• yaktrax

the sun, the moon, the snow yesterday

Driving south to St. Peter, the clouds covered the sun strangely, making it look like a giant white disc. I actually gasped, Oh!, and pointed at it.

Later, driving north back to Minneapolis, I marveled at the moon. It was darker and the moon looked almost the same as the sun had, just rounder and more real. It hung in the sky like a flashlight, illuminating the dark fields.

Even later, now at home, I looked out the back window at the deck. Little sparkles everywhere! The moon was shining on the snow. Magical. I called to my daughter and she came down to look. She always comes to look and shares in my joy over glittering snow and marvelous moons.

jan 6/RUN

4.5 miles
minnehaha falls and back
14 degrees / feels like 6
100% snow-covered

On Tuesday and Wednesday, we had a big snowstorm. 14.9 inches of snow in total. Schools went online — which is what they do now instead of snow days; students still have to show up, but just to their computers. Because it kept snowing, the city of Minneapolis didn’t declare a snow emergency and begin plowing side streets until it was over on Wednesday. The result: a mess. Today, they’re on day 3 of the snow emergency (plowing the odd side of the street) and walls of snow have appeared at the ends of sidewalks and where streets cross each other. These walls made for a slow start to my run as I climbed over them on my way to the river. The river road trail was plowed, but still covered with a hard pack of snow. I wore my yaktrax, which helped. I didn’t mind running on the snow and was able to sight and avoid all of the big, hard chunks of snow on the path. I didn’t slip, but once I almost rolled my ankle on some snow as I turned a corner at the falls.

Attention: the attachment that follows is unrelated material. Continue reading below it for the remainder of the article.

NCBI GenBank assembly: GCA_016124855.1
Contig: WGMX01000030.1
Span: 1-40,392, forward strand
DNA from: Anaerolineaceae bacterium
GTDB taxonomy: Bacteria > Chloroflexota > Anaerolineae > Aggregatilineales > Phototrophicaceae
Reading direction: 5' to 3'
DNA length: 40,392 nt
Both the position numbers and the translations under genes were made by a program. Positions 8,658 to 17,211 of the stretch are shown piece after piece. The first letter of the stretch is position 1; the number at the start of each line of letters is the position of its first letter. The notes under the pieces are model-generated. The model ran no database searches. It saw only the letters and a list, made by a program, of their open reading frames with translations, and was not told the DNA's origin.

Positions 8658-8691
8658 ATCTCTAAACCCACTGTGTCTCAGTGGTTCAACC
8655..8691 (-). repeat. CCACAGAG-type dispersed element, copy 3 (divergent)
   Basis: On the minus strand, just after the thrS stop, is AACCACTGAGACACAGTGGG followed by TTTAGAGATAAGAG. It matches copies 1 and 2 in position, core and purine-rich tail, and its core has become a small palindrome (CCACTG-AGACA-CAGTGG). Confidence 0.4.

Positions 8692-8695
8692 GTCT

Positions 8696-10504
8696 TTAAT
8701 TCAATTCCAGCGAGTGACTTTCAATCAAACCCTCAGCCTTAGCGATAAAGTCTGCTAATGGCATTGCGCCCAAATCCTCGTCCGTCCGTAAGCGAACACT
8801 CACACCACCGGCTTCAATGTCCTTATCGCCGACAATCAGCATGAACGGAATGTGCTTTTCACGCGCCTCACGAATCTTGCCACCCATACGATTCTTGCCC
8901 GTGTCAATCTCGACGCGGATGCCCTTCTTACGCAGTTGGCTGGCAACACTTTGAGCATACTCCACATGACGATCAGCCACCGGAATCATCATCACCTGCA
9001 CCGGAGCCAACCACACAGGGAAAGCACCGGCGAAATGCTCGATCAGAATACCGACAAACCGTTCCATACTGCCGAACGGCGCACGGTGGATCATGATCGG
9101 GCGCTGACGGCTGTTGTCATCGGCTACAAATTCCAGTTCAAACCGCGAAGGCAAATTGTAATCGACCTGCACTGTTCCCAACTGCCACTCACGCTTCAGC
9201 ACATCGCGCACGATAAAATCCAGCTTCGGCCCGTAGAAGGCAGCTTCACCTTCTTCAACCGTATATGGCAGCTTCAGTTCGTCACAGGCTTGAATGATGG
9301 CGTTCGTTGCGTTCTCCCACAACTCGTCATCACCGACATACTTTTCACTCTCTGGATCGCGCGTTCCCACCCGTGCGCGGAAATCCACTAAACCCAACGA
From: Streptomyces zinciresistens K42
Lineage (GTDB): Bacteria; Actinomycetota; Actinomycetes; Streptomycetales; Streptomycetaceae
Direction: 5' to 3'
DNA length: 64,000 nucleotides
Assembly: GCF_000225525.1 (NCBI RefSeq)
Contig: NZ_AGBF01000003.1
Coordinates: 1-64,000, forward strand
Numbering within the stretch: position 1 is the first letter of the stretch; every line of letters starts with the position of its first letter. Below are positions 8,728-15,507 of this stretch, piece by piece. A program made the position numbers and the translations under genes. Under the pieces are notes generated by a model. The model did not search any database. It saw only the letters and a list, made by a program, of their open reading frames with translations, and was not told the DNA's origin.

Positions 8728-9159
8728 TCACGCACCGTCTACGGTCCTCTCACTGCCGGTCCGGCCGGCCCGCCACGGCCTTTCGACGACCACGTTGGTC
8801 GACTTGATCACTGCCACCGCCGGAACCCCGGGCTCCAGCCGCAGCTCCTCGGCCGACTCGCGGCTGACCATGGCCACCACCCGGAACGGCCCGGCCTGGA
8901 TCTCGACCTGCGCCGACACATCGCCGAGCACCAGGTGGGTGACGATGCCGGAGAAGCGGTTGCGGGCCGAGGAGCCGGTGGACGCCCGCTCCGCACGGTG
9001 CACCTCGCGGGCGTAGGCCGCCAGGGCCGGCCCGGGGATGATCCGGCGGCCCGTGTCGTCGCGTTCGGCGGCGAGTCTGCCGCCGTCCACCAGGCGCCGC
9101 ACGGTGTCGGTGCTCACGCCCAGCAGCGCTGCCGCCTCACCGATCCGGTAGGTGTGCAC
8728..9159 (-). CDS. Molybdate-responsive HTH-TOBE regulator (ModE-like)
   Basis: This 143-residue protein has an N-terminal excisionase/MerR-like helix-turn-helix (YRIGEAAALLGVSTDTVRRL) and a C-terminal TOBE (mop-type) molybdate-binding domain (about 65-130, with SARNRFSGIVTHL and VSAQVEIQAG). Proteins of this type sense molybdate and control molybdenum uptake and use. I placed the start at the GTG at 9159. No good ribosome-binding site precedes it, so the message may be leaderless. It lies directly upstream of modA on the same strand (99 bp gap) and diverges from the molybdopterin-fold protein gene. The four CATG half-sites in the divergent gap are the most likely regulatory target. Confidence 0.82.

10 Things I Noticed

  1. lots of soft ruts in the street — snow almost the color and texture of sand
  2. the river was completely white and still
  3. the dark, sharp shadows of bare tree branches sprawled across the white path
  4. kids having fun at the school playground — I couldn’t see them, but heard their exuberant voices
  5. a strange clanging, clunking, banging noise coming from the school –was it kids? — or Becketwood — a furnace?
  6. the falls weren’t falling, but frozen
  7. as they neared a tight curve by locks and dam #1, several cars slowed way down
  8. a smaller parks plow cleared off the walls of snow at the entrance to the trail near the falls
  9. the snow was so white, the sun so bright, that it all looked blue — the palest shade of blue
  10. a congress of crows calling out to each other. I remember thinking that they sounded much more pleasant than bluejays

overheard: Unfortunately, even though I tried to hang onto all of the words I heard as I ran by two walkers, I’ve forgotten some of them.

A woman to her walking companion: “Not all bosses are like that, Sheldon. My boss doesn’t do that…”